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Iraq threatens to stop oil exports to South Korea over its direct dealings with Kurds

Iraq threatens to stop oil exports to South Korea over its direct dealings with Kurds

Iraq's oil ministry has threatened to stop all crude exports to South Korea if that nation proceeds with a deal it signed with the semiautonomous Kurdistan regional government.
In early November, a consortium led by the state-run Korea National Oil Corp., or KNOC, secured exploration rights from the Kurdish regional government for an oil field in the northern province. The Korean consortium includes SK Energy, South Korea's biggest oil refiner, and GS Holdings Corp.
"The ministry has made it clear that no contracts should be signed until a new national oil law is passed," Assem Jiham, a ministry spokesman, told The Associated Press late Thursday. "There was a clear warning to these companies that they will be blacklisted and excluded from any future cooperation with the ministry."
He added there would be "no leniency" shown to any company signs such contracts.
According to KNOC, through November South Korea had imported 42 million barrels of oil from Iraq, nearly triple all its imports from the country last year. Iraq is the sixth-largest provider of oil to the country.
The Kurds have signed more than a dozen contracts with foreign oil companies, insisting Iraq's constitution gives them that authority. But the Iraqi Oil Ministry insists the contracts are illegal and has threatened to blacklist foreign firms who sign them.
Iraqi authorities have drafted numerous versions of legislation to regulate the country's oil industry and share the revenues among Shiite, Sunni and Kurdish communities.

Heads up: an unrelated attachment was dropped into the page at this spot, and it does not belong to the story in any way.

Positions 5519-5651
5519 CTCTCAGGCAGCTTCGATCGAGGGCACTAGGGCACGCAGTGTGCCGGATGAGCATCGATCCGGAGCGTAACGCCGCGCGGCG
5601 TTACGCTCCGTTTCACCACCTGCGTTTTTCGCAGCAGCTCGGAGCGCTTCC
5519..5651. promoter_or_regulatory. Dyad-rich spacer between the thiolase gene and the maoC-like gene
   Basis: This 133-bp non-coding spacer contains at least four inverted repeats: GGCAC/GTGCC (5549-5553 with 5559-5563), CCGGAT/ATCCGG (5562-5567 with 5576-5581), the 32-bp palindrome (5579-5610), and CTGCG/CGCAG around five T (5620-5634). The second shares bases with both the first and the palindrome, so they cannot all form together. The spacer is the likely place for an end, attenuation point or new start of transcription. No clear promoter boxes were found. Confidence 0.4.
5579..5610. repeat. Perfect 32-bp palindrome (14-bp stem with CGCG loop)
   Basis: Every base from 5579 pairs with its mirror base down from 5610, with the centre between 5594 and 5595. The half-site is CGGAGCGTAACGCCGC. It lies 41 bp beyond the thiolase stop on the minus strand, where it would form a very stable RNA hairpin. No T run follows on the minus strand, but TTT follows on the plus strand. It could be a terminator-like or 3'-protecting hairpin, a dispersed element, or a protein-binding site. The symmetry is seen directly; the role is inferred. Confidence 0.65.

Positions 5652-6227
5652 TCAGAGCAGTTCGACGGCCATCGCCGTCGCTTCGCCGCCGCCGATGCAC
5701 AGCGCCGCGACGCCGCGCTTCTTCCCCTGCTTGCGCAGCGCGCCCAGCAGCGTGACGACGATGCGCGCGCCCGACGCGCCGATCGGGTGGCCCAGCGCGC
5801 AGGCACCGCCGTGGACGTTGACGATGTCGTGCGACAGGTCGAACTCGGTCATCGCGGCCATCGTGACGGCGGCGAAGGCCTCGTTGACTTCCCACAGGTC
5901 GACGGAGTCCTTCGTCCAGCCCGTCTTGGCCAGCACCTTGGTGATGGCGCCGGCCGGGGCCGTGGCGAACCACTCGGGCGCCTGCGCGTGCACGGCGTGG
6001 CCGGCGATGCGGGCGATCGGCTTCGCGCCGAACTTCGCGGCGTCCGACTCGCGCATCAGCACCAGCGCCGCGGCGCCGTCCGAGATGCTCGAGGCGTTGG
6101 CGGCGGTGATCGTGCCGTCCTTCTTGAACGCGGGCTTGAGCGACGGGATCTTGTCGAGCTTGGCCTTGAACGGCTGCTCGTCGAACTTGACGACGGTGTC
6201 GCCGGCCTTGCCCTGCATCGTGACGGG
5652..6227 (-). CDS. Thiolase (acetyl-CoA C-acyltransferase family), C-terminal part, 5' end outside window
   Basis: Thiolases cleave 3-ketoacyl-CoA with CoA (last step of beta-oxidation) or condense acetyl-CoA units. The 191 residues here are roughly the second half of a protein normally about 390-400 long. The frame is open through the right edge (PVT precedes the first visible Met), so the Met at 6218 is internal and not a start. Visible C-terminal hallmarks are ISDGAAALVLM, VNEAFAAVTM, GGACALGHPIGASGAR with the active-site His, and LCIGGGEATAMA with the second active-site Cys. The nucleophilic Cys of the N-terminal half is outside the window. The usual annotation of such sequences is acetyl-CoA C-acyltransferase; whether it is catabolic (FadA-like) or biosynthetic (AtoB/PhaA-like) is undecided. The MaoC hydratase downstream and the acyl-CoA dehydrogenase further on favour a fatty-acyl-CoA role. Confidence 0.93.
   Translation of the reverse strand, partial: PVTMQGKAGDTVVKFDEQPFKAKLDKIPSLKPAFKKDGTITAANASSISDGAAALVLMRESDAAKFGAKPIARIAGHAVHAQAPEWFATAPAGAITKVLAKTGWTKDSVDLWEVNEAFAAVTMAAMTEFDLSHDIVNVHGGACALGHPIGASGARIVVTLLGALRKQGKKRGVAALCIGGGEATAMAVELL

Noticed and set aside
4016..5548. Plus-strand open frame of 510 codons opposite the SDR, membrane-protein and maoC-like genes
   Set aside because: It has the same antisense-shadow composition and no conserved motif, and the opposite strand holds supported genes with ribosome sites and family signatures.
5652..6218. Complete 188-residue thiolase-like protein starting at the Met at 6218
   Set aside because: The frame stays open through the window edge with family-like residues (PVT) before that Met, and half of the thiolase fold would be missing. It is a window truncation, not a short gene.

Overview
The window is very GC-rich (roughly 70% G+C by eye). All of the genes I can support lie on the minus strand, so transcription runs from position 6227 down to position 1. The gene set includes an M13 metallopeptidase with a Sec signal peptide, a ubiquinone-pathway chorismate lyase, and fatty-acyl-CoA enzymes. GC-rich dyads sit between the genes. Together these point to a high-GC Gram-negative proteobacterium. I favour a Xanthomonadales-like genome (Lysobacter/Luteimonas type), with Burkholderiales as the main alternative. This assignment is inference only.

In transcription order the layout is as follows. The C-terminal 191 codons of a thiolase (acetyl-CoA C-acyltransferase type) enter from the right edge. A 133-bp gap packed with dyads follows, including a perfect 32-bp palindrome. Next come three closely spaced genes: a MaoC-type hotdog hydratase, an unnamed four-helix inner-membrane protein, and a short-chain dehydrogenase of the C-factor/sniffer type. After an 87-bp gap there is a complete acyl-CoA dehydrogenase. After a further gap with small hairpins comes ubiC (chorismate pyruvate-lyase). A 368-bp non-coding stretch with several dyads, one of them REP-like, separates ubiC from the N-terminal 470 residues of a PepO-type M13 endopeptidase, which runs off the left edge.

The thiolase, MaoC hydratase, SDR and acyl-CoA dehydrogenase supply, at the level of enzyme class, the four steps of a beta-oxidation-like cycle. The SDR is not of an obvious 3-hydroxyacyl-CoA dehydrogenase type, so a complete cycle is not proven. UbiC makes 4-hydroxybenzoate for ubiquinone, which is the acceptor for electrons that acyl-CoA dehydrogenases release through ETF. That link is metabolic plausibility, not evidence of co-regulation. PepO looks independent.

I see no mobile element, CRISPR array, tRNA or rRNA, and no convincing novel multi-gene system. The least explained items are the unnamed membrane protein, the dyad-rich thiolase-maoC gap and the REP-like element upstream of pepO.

But the effort has bogged down parliament in large part because of opposition from the Kurds, who want a greater say in managing oil fields in their self-ruled area of the north.
U.S. officials view the oil law as a catalyst for investment and a means of tamping down sectarian violence. Most of Iraq's oil reserves are in the Kurdish north and the largely Shiite south. The provinces where most Sunnis live have few proven reserves, leading to suspicions they will be left out of oil profits.
Jiham did not say if a deadline had been set for KNOC to annul its exploration contract with the Kurds, but said that no exceptions will be made to the ban on contracts.
Earlier this week, Park Hyung-il, head of crude oil trading for SK Energy, said in a statement that he had been informed "that there may be some difficulties to renew the pending contract on crude oil with Iraq. However, it is too early to confirm details at this point."
Oh Ji-won, a spokeswoman with South Korea's Ministry of Commerce, said that the government was working through "diplomatic channels" on the issue.
Iraq is now exporting 1.9 billion barrels of oil a day, compared to 1.5 million a day earlier this year, according to U.S. statistics.
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Associated Press writer Kelly Olsen contributed to this report from Seoul, South Korea.


Updated : 2021-03-09 03:00 GMT+08:00